Cafe Racers were first invented in London in the late 1950s, their early creators and became known as the “Ton Up Boys”. The “ton” was slang for 100 mph and the goal of any self-respecting cafe racer pilot was to exceed the ton by as much as possible.
Most of the cafe racers built in-period were based on large capacity British muscle bikes from marques like Norton, Triumph, BSA, Ariel, and even occasionally a Vincent.
The original home of the first generation of cafe racer builders was the Ace Cafe – a humble transport cafe in northwest London on the North Circular Road.
Due to the cafe’s proximity to the North Circular Road, which was a popular location for illegal street racing, the Ace was inundated most evenings and all weekend by young men, young women, and hand-built custom motorcycles.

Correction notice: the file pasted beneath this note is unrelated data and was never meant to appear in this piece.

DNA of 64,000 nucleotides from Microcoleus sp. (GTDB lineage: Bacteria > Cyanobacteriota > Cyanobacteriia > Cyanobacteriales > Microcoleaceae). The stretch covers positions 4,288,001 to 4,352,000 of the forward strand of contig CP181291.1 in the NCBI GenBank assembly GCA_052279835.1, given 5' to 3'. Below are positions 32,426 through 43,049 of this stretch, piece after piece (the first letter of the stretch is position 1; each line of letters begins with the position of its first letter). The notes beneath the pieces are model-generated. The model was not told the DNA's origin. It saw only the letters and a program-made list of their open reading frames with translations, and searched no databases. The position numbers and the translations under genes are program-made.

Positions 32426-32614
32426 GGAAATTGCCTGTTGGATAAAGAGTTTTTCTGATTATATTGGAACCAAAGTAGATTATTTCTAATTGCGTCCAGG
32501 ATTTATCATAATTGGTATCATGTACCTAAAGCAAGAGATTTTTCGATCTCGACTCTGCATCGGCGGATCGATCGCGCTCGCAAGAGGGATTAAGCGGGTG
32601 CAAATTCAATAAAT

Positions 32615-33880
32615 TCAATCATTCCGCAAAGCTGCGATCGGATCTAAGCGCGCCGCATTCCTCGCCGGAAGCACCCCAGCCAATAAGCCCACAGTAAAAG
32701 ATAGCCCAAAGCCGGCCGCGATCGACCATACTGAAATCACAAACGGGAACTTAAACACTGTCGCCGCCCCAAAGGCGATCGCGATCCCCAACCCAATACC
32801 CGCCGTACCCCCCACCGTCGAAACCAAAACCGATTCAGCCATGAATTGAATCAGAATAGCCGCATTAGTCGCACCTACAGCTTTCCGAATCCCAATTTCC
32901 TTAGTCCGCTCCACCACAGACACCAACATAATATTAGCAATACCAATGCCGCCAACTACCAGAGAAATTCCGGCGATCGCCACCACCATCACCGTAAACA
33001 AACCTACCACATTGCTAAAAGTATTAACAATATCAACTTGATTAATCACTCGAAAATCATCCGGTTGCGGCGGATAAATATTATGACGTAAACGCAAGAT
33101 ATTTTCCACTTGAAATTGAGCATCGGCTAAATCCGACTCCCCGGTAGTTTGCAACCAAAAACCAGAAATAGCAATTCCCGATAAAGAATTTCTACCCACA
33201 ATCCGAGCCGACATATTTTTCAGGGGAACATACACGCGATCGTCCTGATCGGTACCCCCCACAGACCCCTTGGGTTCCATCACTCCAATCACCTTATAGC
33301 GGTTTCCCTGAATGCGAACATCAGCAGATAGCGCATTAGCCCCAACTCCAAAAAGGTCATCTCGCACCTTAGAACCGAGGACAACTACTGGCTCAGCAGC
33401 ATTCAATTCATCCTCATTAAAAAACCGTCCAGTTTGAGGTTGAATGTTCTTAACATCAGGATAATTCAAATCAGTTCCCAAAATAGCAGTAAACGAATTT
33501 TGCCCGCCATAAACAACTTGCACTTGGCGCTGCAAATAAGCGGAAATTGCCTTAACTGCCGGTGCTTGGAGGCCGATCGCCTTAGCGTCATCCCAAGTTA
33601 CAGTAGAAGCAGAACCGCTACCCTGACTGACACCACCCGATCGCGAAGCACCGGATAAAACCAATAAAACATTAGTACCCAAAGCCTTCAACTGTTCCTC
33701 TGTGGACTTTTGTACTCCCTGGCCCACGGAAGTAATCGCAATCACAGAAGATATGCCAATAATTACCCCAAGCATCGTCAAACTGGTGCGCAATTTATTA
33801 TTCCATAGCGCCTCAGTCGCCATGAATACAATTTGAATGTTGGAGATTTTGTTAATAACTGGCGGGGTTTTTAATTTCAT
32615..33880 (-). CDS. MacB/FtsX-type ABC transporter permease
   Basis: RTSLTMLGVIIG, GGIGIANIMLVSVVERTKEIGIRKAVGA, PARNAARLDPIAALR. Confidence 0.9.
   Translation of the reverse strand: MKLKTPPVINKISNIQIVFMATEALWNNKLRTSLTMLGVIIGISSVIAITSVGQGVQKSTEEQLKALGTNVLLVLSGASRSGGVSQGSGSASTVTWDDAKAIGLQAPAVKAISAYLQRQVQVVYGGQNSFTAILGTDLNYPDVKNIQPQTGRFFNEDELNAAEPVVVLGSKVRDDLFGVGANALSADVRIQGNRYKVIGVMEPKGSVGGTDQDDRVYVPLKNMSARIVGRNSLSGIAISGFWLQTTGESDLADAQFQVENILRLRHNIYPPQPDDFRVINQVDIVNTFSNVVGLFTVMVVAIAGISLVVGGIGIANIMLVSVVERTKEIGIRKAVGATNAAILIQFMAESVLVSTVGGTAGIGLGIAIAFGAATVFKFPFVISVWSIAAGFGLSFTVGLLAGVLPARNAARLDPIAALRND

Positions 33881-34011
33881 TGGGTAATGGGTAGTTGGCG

It was common for Ace Cafe regulars to race one another, as the story goes a song would be started on the juke box, as soon as the first note was heard the competitors would set off and reach speeds of 100+ mph. The goal was to get back to the cafe first – before the song finished.
Cafe Racer Motorcycles – A Definition
Although there’s no official definition of a cafe racer, it’s generally believed that they’ll have clip-on handlebars, a single seat with a small rear hump or cowl, a fuel tank that may have knee indents in each side, and engine that’s been reworked for performance above practicality.
All superfluous weight should be removed, this often includes fenders, side covers, heavy factory mufflers, and sometimes even license plates, headlights, and other legally required elements.
This collection includes every cafe racer we’ve ever published on Silodrome going back almost a decade. Have a look through, we hope you like what you see, and if you happen to have a cafe racer you think belongs on Silodrome, please get in touch!